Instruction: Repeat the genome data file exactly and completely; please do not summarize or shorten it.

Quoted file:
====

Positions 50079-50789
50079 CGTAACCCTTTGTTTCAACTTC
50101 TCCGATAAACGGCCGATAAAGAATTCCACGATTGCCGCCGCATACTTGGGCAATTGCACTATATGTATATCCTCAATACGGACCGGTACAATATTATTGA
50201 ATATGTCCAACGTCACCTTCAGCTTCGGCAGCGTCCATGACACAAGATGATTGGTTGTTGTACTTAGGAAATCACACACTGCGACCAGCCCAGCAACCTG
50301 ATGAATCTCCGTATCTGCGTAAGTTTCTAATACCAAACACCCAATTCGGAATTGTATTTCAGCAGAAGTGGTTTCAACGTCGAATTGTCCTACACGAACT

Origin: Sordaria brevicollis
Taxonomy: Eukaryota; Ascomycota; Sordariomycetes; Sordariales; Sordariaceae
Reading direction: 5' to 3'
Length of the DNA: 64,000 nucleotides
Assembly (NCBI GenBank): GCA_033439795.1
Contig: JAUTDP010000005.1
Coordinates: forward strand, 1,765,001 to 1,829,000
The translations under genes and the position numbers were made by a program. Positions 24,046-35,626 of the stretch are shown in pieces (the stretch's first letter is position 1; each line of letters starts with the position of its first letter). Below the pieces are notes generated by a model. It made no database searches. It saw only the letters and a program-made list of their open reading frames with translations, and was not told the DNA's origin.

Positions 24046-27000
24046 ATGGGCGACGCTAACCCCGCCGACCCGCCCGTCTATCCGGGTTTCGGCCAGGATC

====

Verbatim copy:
Positions 50079-50789
50079 CGTAACCCTTTGTTTCAACTTC
50101 TCCGATAAACGGCCGATAAAGAATTCCACGATTGCCGCCGCATACTTGGGCAATTGCACTATATGTATATCCTCAATACGGACCGGTACAATATTATTGA
50201 ATATGTCCAACGTCACCTTCAGCTTCGGCAGCGTCCATGACACAAGATGATTGGTTGTTGTACTTAGGAAATCACACACTGCGACCAGCCCAGCAACCTG
50301 ATGAATCTCCGTATCTGCGTAAGTTTCTAATACCAAACACCCAATTCGGAATTGTATTTCAGCAGAAGTGGTTTCAACGTCGAATTGTCCTACACGAACT

Origin: Sordaria brevicollis
Taxonomy: Eukaryota; Ascomycota; Sordariomycetes; Sordariales; Sordariaceae
Reading direction: 5' to 3'
Length of the DNA: 64,000 nucleotides
Assembly (NCBI GenBank): GCA_033439795.1
Contig: JAUTDP010000005.1
Coordinates: forward strand, 1,765,001 to 1,829,000
The translations under genes and the position numbers were made by a program. Positions 24,046-35,626 of the stretch are shown in pieces (the stretch's first letter is position 1; each line of letters starts with the position of its first letter). Below the pieces are notes generated by a model. It made no database searches. It saw only the letters and a program-made list of their open reading frames with translations, and was not told the DNA's origin.

Positions 24046-27000
24046 ATGGGCGACGCTAACCCCGCCGACCCGCCCGTCTATCCGGGTTTCGGCCAGGATC